PHILADELPHIA (WHTM) — By 1793 Jean Pierre François Blanchard was a major pioneer in the barely 10-year-old technology of lighter-than-air flight.
He made his first ascent in a balloon he built himself on March 2, 1784, just a few months after Jean-François Pilâtre de Rozier and the Marquis d’Arlandes became the first people to make an untethered flight, which was in a hot-air balloon built by Joseph-Michel and Jacques-Étienne Montgolfier.
Blanchard quickly racked up some firsts of his own. Between 1784 and 1793, he became to first to fly balloons in Belgium, Germany, the Netherlands, and Poland; experimented (unsuccessfully) with sails and windmills for steering and propulsion; and was the first to use a parachute in 1793. (That was an unplanned success — his balloon ruptured and he had to bail out.)
Early on he switched to hydrogen to fill his balloons, which gave more lift and, while quite flammable, didn’t require an open flame like the hot-air balloons.
Get daily news, weather, breaking news, and alerts straight to your inbox! Sign up for the abc27 newsletters here
The feat he is best known for came on Jan. 7, 1785, when he and an American companion, Dr. John Jeffries, became the first to cross the English Channel by balloon. They left from Dover Castle in England and arrived about 2 1/2 hours later in Guines, France.
By the time he came to the United States in 1792, he had made 44 balloon flights and was the world’s premiere aeronaut. For flight number 45, he planned to become the first person to fly a balloon in the New World.
Blanchard set up shop in Philadelphia, then the capital of the new nation. He was able to secure the use of the enclosed yard of the Walnut Street Prison. The walls helped protect the balloon from wind while it was being filled with hydrogen, protected it and support equipment from potential vandalism, and provided a gated area so Blanchard could charge admission to see the launch.
A number of dignitaries attended, including one George Washington, President of the United States. Washington presented Blanchard with a letter calling on citizens of the country to “receive and aid him” wherever he landed. (Besides President Washington, the spectators included John Adams, Thomas Jefferson, James Madison, and James Monroe — the first five Presidents gathered in one place, though of course, no one knew it at the time.)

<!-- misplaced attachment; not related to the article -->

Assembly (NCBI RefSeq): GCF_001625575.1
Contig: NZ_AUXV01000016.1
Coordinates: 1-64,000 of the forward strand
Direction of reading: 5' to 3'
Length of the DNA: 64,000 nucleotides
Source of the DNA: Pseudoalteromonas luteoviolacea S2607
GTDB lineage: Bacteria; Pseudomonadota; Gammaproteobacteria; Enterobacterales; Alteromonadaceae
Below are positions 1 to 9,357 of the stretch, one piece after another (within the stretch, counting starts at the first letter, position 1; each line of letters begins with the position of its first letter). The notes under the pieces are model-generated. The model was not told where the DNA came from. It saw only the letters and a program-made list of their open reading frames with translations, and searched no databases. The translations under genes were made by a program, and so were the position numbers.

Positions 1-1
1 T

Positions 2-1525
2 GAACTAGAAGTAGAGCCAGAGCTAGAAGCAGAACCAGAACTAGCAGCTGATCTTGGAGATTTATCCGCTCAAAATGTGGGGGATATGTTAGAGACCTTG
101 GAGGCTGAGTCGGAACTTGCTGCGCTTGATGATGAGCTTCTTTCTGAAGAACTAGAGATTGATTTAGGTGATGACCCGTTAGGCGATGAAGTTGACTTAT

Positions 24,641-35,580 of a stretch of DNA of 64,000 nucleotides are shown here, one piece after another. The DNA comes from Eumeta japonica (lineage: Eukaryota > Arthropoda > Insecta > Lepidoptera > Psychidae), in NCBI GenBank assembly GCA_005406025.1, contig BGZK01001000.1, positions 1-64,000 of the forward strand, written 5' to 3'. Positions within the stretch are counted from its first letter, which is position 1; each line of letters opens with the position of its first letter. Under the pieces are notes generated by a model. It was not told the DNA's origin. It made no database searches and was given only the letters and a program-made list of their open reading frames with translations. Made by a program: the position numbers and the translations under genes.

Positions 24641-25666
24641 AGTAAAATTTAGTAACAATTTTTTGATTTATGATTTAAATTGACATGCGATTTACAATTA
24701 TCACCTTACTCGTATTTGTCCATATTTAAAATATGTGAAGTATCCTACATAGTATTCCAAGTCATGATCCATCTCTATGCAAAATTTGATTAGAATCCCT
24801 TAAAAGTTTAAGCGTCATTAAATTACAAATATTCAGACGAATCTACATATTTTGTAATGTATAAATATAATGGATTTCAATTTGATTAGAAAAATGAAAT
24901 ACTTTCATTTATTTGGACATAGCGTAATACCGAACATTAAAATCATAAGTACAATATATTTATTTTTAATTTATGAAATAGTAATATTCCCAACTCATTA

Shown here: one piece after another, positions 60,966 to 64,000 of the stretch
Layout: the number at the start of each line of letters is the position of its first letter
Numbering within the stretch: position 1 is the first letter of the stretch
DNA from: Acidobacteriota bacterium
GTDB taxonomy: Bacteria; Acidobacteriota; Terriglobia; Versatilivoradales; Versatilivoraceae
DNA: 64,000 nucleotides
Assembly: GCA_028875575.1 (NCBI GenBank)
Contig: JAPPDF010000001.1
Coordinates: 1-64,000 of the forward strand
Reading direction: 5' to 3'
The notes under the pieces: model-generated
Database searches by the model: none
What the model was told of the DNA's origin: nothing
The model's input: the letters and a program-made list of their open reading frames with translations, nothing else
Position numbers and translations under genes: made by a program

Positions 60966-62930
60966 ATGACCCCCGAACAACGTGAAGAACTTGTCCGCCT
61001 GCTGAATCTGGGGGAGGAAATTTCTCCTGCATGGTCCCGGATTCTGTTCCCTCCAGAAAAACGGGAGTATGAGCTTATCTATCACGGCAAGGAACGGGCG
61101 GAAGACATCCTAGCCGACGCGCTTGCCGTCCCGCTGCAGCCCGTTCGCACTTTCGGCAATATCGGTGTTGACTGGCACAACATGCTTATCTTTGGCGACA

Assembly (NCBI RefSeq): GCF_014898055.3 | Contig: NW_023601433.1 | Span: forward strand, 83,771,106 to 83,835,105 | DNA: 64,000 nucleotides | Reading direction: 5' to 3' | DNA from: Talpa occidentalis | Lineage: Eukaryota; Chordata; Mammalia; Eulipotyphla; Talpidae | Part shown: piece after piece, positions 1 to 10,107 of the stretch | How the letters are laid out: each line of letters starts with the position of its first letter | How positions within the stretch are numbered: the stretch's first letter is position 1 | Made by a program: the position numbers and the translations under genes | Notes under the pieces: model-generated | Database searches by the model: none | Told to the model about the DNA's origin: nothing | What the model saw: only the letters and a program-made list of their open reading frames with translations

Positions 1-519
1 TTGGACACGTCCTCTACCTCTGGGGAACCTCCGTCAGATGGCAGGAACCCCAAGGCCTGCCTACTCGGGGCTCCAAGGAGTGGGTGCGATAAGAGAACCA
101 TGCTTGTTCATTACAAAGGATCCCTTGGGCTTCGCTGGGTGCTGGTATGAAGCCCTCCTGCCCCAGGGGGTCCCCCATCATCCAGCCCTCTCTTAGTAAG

A little after 10 a.m., Blanchard climbed into the gondola and signaled his helpers to let go, and the balloon climbed into the sky as he waved his hat and a flag (American on one side, French on the other).
A mild breeze from the northwest sent the balloon traveling out over the Delaware River. Blanchard measured his height with a barometer as the balloon rose to 5,800 feet. He tested a magnet, finding it could only lift about 4 ounces, though it held 5.5 ounces on the ground. He checked his pulse at the highest altitude with a pocket watch, and determined it was 92 beats per minute, as opposed to 84 beats at ground level. He also took air samples, emptying fluid from six bottles and sealing in the air that replaced the fluid.
Forty-five minutes after he took off, Blanchard landed his ballon in a clearing near Woodbury, New Jersey. Soon residents gathered to gawk at the bizarre contraption that had dropped from the sky into their lives. Blanchard spoke no English, and it’s unlikely any of the Americans spoke French, but the letter and the name “Washington” worked their magic. Before long they had the balloon rolled up and stashed in a wagon, and got Blanchard to Cooper’s Ferry on the Delaware River. He returned to Philadelphia and cheering crowds early that evening.
But while he had the adulation of the crowds, Blanchard made nowhere near as much money as he’d hoped from his demonstration. There wasn’t much incentive for people to pay $5 — about $84 in today’s money — when they could stand outside the prison and get a perfectly good view of the flight from there. He stayed in the United States for a few more years, then returned to Europe and carried on ballooning until his death on March 7, 1809, at the age of 56.
Pass for Jean-Pierre Blanchard (From the National Archives):
“[Philadelphia, 9 January 1793] to all to whom these presents shall come.
“The bearer hereof, Mr. Blanchard a citizen of France, proposing to ascend in a balloon from the city of Philadelphia, at 10 o’clock, A.M. this day, to pass in such direction and to descend in such place as circumstances may render most convenient—These are therefore to recommend to all citizens of the United States, and others, that in his passage, descent, return or journeying elsewhere, they oppose no hindrance or molestation to the said Mr. Blanchard; And, that on the contrary, they receive and aid him with that humanity and good will, which may render honor to their country, and justice to an individual so distinguished by his efforts to establish and advance an art, in order to make it useful to mankind in general.
“Given under my hand and seal at the city of Philadelphia, this ninth day of January, one thousand seven hundred and ninety three, and of the independence of America the seventeenth.